Notations of Islandness: Scottish Cultural Work, Enterprise, and “Remote Place” Narratives
Lynda Harling Stalker, PhD (St. Francis Xavier University) and Kathryn A. Burnett, PhD (University of the West of Scotland)
Over the last decade, our research collaboration has involved looking more closely at island art and craft economies, but especially the sociological category of identity and the practice of cultural working. We explore the tensions of living and doing cultural work on islands, particularly Scottish ones. In this blog we reflect on the signifiers and the complicities of islandness as “specialness” and “creativity.” We do this by examining narratives—texts and accounts—both internal and external to island creative and cultural work experience. What interests us most especially is where these textual codes and narratives overlap, and the “in-betweenness” of accounts that help frame small rural islands in special creativity terms.
Islands are places and people but are also things and experiences. Our work over the past decade has focused on creative-making as good work in island, on islands, of islands, and for islands. We have examined more closely how creative products of islands—including crucially the artists/creatives themselves—are imbued to varying degrees with allure; and a specialness that signifies as “enchantment”. Narratives of island enterprise and economies from various domains (media, policy, and positionality) all privilege variously this allure, this mystical quality, as vibrancy, often as specificity and in the capacity to surprise. Our research on cultural work with island artists and crafters enhanced our own understanding of how enchantment narratives come into being but also how they are circulated and complexly purposed.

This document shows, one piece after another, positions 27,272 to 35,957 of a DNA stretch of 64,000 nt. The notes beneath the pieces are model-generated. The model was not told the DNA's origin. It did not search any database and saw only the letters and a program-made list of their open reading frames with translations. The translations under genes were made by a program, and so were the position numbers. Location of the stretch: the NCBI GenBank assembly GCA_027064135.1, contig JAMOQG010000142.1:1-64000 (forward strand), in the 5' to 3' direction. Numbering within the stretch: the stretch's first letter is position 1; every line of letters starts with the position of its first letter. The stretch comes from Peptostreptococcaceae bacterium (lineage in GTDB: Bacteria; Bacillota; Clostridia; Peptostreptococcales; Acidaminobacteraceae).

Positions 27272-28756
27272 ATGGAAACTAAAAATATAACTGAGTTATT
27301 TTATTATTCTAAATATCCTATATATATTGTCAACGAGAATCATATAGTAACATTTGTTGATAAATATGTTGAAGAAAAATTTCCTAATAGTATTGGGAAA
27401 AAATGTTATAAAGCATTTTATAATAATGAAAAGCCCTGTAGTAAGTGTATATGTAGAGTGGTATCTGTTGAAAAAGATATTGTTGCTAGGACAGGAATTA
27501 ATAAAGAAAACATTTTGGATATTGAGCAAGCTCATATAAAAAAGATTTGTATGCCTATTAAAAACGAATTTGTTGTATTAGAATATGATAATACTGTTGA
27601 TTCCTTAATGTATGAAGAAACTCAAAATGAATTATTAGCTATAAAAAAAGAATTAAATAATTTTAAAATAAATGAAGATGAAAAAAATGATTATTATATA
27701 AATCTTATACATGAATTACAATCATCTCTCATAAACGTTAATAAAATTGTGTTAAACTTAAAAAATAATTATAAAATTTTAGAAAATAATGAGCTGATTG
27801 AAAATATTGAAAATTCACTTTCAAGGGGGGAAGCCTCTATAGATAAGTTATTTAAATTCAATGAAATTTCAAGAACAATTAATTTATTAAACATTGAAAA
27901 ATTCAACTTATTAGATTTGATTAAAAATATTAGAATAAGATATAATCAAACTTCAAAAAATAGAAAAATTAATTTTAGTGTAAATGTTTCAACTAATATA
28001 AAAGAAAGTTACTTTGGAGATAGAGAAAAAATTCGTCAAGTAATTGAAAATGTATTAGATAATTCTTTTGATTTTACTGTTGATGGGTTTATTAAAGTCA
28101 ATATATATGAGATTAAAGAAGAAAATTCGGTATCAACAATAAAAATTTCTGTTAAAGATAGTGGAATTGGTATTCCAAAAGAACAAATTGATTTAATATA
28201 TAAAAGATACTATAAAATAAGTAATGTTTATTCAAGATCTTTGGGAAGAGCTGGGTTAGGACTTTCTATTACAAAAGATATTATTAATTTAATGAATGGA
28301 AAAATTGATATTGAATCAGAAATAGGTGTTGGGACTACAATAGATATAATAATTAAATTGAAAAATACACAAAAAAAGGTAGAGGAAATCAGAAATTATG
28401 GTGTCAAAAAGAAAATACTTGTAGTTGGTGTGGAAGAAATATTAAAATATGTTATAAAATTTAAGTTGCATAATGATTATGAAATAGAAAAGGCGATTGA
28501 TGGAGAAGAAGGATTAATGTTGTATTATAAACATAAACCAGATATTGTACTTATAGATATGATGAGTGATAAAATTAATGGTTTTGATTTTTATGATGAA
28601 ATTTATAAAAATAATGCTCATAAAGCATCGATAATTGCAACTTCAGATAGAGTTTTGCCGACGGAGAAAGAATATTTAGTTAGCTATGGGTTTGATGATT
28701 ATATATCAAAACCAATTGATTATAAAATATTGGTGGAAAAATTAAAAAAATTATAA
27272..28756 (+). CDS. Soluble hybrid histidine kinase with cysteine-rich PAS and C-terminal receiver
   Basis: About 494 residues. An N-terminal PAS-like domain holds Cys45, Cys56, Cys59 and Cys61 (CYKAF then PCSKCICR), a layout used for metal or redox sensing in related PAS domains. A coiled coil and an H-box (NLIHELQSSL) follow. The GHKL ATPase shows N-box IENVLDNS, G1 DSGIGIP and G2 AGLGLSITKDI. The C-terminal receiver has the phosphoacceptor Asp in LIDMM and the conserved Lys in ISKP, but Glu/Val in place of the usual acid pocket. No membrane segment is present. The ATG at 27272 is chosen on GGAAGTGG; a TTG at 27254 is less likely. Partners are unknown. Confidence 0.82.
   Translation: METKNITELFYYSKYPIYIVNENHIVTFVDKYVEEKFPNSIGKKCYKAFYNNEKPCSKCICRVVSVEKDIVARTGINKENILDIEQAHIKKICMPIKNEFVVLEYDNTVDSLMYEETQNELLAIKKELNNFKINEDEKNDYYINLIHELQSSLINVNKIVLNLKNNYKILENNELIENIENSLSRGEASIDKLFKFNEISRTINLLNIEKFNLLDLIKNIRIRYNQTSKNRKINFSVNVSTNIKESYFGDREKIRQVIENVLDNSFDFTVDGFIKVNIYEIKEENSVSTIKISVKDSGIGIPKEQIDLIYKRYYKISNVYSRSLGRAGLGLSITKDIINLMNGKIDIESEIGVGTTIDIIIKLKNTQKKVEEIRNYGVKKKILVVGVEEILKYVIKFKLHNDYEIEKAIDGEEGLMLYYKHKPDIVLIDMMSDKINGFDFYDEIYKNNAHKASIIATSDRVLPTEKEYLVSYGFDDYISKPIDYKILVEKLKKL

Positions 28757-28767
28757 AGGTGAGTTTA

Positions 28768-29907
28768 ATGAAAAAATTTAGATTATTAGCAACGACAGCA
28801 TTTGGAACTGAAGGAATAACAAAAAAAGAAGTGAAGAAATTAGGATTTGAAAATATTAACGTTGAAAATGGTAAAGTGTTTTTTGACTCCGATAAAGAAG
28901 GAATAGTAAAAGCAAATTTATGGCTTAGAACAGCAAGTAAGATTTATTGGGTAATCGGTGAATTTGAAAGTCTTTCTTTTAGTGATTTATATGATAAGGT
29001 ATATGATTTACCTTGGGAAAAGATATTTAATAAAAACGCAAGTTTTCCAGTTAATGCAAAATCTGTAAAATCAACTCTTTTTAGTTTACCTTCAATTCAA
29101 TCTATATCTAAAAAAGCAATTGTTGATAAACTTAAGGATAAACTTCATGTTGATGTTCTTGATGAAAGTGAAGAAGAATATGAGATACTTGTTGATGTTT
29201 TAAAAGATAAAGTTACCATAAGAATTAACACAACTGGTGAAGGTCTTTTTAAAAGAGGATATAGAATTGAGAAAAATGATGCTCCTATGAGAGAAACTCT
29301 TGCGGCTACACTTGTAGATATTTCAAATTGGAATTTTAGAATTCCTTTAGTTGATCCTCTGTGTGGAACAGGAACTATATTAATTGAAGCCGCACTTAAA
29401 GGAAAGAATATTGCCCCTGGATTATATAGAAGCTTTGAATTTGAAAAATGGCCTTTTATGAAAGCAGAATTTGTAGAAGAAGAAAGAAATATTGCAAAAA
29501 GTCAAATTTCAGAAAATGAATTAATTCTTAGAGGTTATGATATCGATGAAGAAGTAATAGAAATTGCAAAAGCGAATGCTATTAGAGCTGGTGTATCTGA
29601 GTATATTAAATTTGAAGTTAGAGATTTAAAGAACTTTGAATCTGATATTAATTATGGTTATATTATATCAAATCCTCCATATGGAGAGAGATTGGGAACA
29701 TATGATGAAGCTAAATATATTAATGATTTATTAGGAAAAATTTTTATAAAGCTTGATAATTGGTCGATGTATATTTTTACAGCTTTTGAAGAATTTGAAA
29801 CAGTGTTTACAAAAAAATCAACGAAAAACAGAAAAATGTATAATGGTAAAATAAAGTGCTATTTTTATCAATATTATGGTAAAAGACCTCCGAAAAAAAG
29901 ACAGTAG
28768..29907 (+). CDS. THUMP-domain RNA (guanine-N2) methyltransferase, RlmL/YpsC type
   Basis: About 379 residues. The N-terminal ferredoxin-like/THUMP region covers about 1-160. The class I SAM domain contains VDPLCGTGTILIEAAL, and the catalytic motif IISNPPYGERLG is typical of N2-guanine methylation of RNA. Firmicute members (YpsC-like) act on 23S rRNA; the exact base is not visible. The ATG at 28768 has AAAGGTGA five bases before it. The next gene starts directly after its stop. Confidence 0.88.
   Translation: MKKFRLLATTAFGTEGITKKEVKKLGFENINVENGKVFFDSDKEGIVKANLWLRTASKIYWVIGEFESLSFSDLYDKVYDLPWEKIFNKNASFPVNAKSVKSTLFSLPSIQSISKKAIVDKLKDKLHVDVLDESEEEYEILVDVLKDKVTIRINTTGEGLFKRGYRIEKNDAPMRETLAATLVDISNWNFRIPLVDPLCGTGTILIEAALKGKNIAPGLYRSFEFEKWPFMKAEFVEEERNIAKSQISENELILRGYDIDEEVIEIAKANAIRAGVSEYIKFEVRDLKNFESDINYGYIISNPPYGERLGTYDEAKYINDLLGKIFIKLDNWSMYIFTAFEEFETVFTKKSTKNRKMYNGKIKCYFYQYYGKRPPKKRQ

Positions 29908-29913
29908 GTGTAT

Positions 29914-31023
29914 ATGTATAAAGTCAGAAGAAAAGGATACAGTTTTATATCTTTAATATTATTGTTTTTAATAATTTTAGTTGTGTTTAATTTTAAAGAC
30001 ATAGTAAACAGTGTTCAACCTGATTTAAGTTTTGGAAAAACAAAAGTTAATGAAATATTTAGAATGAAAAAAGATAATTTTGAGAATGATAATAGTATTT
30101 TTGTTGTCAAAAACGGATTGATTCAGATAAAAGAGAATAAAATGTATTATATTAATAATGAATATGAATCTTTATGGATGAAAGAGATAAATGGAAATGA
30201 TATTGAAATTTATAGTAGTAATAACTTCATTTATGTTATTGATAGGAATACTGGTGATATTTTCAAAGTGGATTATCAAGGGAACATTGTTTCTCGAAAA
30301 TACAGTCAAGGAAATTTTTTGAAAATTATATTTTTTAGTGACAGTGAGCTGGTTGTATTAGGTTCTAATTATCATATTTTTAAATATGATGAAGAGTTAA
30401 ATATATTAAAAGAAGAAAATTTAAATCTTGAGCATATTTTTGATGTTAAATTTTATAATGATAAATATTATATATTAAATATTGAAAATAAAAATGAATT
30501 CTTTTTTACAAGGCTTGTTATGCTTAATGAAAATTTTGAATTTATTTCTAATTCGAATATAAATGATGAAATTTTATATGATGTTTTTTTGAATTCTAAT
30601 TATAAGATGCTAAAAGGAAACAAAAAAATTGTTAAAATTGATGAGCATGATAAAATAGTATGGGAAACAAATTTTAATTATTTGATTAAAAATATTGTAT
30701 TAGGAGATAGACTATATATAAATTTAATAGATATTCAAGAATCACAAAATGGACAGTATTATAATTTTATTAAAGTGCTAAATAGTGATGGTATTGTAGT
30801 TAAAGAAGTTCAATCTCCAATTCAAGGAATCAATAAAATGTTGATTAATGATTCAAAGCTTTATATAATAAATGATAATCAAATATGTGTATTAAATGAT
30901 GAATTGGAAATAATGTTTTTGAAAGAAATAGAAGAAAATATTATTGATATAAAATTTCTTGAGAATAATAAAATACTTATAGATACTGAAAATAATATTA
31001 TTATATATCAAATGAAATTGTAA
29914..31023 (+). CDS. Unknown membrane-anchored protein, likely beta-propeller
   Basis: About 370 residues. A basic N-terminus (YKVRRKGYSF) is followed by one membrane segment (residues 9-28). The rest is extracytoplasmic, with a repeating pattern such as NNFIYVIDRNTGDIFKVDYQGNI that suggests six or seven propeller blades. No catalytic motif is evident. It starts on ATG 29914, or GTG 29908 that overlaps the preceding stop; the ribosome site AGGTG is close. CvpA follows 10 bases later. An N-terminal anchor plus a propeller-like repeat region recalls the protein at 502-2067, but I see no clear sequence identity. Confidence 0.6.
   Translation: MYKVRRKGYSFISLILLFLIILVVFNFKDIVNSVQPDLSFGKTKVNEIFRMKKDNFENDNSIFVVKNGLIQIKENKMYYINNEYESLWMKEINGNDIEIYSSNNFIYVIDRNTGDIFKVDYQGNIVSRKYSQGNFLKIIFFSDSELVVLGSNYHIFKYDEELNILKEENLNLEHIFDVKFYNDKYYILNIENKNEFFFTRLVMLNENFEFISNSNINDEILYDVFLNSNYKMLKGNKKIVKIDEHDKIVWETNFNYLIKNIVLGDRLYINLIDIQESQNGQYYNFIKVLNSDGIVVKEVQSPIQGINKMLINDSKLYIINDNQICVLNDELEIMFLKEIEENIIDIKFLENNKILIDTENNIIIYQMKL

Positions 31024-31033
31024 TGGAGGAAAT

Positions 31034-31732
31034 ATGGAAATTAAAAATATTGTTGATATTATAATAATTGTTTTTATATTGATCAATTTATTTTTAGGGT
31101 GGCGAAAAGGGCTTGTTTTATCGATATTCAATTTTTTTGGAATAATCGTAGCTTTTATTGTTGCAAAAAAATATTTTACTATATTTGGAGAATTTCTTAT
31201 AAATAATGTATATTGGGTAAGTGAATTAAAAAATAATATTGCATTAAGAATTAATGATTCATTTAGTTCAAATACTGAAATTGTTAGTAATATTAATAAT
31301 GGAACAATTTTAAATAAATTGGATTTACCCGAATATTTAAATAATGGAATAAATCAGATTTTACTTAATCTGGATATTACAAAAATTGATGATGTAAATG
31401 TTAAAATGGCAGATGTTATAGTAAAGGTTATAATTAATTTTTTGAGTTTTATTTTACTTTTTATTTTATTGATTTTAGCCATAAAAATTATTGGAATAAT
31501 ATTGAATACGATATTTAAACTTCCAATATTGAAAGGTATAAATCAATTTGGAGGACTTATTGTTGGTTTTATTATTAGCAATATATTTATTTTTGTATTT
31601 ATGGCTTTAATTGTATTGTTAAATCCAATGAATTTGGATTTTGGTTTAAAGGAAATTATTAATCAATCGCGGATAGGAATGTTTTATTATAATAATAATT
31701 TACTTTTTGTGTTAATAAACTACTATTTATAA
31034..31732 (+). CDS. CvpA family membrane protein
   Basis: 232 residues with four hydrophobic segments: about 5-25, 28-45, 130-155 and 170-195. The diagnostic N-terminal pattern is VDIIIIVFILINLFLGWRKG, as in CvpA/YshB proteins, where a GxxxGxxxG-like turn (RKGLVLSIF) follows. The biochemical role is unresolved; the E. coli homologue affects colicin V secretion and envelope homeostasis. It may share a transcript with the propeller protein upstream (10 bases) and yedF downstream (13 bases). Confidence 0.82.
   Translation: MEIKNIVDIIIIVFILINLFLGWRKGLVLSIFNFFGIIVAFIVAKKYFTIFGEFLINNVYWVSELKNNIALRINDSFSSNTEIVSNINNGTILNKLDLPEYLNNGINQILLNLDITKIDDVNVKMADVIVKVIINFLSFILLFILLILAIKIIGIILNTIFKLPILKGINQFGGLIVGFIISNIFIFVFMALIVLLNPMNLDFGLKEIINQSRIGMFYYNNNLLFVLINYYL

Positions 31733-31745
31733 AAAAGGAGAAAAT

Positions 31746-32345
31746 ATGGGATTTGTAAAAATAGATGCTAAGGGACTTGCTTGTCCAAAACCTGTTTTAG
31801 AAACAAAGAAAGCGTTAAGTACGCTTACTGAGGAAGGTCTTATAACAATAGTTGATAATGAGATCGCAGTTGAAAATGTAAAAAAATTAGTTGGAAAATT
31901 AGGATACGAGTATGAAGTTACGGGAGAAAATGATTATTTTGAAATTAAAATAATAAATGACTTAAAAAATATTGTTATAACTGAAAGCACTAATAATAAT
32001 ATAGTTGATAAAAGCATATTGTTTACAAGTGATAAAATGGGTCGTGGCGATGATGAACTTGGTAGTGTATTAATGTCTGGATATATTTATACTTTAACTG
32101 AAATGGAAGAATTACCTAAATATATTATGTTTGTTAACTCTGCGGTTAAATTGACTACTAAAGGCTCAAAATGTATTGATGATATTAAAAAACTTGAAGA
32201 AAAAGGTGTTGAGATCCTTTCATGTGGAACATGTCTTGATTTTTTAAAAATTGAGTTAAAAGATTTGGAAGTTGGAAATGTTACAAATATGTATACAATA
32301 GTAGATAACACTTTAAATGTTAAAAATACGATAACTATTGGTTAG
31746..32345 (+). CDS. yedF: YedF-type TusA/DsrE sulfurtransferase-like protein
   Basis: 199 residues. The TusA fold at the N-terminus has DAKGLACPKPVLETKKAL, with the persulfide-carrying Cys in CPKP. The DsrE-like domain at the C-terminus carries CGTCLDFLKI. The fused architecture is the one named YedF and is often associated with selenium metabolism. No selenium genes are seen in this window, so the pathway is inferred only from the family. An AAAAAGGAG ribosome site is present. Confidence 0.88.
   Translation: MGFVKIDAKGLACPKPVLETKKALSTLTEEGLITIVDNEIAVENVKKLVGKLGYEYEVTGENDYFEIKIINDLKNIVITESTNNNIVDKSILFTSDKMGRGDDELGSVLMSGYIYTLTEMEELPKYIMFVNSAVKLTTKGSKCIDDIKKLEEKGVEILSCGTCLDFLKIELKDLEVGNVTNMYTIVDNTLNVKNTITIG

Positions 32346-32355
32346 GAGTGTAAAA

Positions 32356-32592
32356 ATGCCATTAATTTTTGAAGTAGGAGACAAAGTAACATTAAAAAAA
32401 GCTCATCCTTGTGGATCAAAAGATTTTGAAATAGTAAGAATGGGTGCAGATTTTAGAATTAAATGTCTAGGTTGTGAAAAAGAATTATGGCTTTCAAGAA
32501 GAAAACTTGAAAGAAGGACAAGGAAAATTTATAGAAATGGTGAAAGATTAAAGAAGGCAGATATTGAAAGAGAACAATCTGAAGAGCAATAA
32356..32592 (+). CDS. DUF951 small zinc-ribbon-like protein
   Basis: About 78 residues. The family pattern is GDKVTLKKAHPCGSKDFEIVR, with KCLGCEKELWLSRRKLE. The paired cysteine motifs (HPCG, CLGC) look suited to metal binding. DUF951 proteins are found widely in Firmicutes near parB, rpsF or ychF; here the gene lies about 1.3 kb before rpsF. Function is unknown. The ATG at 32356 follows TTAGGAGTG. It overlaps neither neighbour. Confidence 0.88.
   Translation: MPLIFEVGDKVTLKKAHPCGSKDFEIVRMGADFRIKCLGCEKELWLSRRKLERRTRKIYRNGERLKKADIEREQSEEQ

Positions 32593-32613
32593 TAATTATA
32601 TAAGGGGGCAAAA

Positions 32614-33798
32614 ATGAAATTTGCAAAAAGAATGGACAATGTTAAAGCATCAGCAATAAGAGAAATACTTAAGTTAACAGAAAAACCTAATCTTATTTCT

Our wider rural island cultural work research focus currently is threefold:
1. Island cultural work, including in Scotland, is increasingly commonplace often perceived as a growth sector. The creative/cultural economy field and its growth is underpinned by narratives of ambition, confidence, and success. We have spent some time most especially looking at most especially the interface in such narratives of both (a) “making in place” and (b) “place-making” and these continue to offer exciting fields of research focus for us.
2. Small island, remote-rural, cultural working success is understood and gauged variously and therefore models of creative enterprise “success” are not simply transferable. This is especially the case where cultural working is informed by and informing of precarity, marginality, and validation. The lived experience of cultural-worker inequities remains a very real concern.
3. Cultural workers on Scotland’s islands experience a further nuancing of their cultural- worker identity in regard of their experiencing of place, particularly in their articulating and projecting aspects of rural and indeed ‘remote’ islandness. Cultural work is always undertaken in places and in islands this placeness of creative and cultural island activity is especially significant. Certain tropes / signifiers dominate narratives and notations of island creativity and its success, not least of which is enchantment.